Life adventures, inspiration and insight; shared in articles, advice, personal chats and pictures.
Recall one of your dark days—you know the ones—when you feel like you’re not enough and the discomforts/mistakes/disappointments that surround you are what you deserve. You struggle to do more, achieve more, be perfect—to prove you’re worthy of living, but even accolades don’t seem to help. You think you should’ve done better. Perhaps you blame your past, your parents, your misfortunes. You climb into your prison and close the door. (If this sounds familiar to you, it does to me, too.)
What you don’t realize is the prison is real. You made it yourself.
Dr. Edith Eva Eger doesn’t talk about prison from a patronizing distance. In her youth, she was groomed for the Olympics in gymnastics and then trained in ballet. She wanted to prove she was as valuable as her much prettier sister. What she didn’t know was both her gymnastics and her ballet would never bring her awards; they would each save her life. She and her family were sent to the death camp at Auschwitz.
Eger’s story of her experiences (The Choice: Embrace the Possible) is as intimate as a diary and as insightful as a psychology workshop. First, she takes the reader with her through her home life and her rocky relationship with her mother and then into the death camp where her parents were murdered. Along the way, she shares with the reader the insights she gained as her sister and she struggled to survive emotionally and physically. As I write, I don’t know how to communicate how very personal and engaging Eger’s story is. She isn’t writing to expose the horrors she encountered, but she doesn’t gloss them over, either. They are described matter-of-factly. They are devastating. Her bond with her sister and hope of finally being reunited with the boy she loves must sustain her through deprivations I had never fully understood before reading her book.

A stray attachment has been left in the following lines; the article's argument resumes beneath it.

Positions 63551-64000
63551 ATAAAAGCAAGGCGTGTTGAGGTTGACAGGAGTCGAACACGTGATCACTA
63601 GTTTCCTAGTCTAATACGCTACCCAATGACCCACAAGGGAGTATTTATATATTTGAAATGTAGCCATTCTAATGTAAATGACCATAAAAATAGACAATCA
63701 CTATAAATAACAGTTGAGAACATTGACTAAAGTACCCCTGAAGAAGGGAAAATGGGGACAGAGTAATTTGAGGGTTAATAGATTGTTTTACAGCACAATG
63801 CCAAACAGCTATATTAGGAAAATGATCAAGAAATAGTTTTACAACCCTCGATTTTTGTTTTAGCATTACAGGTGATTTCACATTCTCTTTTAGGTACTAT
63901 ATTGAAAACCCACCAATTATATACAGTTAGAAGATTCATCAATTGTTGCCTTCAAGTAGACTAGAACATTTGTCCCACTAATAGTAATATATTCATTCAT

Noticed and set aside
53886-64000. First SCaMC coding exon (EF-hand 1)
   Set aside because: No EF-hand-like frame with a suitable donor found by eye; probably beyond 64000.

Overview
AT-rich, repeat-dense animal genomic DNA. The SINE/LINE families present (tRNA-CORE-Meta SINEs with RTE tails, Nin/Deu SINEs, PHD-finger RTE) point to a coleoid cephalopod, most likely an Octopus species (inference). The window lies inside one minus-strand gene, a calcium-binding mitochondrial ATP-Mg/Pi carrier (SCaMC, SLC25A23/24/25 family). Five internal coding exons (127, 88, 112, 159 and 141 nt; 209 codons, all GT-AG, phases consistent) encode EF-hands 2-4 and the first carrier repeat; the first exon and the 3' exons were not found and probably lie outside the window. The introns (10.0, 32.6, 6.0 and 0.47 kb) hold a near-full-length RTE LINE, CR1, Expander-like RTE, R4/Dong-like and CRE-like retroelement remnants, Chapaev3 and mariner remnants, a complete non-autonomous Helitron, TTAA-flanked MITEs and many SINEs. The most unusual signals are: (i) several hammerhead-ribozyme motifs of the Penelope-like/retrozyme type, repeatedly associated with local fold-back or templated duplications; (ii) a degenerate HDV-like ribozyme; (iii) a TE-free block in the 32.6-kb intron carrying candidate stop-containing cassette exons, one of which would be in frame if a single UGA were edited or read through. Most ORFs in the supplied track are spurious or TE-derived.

Eger eventually becomes a renowned psychiatrist, specializing in helping people overcome past traumas to move on to a fulfilling life. But she doesn’t pretend her liberation was an automatic Refresh Start—in spite of her education and the people who helped her along the way. She spent long years agonizing over the insights she forced herself to develop so she could live on—not merely survive. For example, she explains that while it’s misguided to ignore the wrongdoings of others (we must hold them to account), it’s also misguided to allow the wrongs done to you—regardless of how horrific—to warp your future. If so, you’re becoming your own jailer. What you choose to do now is up to you; your past is not responsible.
She writes, “When you have something to prove, you aren’t free.” She explains that seeking achievements to demonstrate your worth reinforces your sense of being broken. You need to recognize your individuality is your worth. No one else can do exactly what you do in the way you do it. “Most of us want a dictator—albeit a benevolent one—so we can pass the buck…You made me do that.” You make yourself a victim. Instead, you can look for the miracles that surround you in each moment. You forgive yourself and accept what is.
Eger even addresses the members of white supremacist groups in America. She refers to research that establishes most of their members lost one of their parents before they were ten years old. She says, “These are lost children looking for an identity, looking for a way to feel strength, to feel like they matter.” When I think of the many children who have been forcibly removed from their parents recently, I wonder what their future will look like. Will they find fulfillment in violence…or in pursuing their dreams? I hope they find Eger’s book and come to understand the freedom she is urging on us all.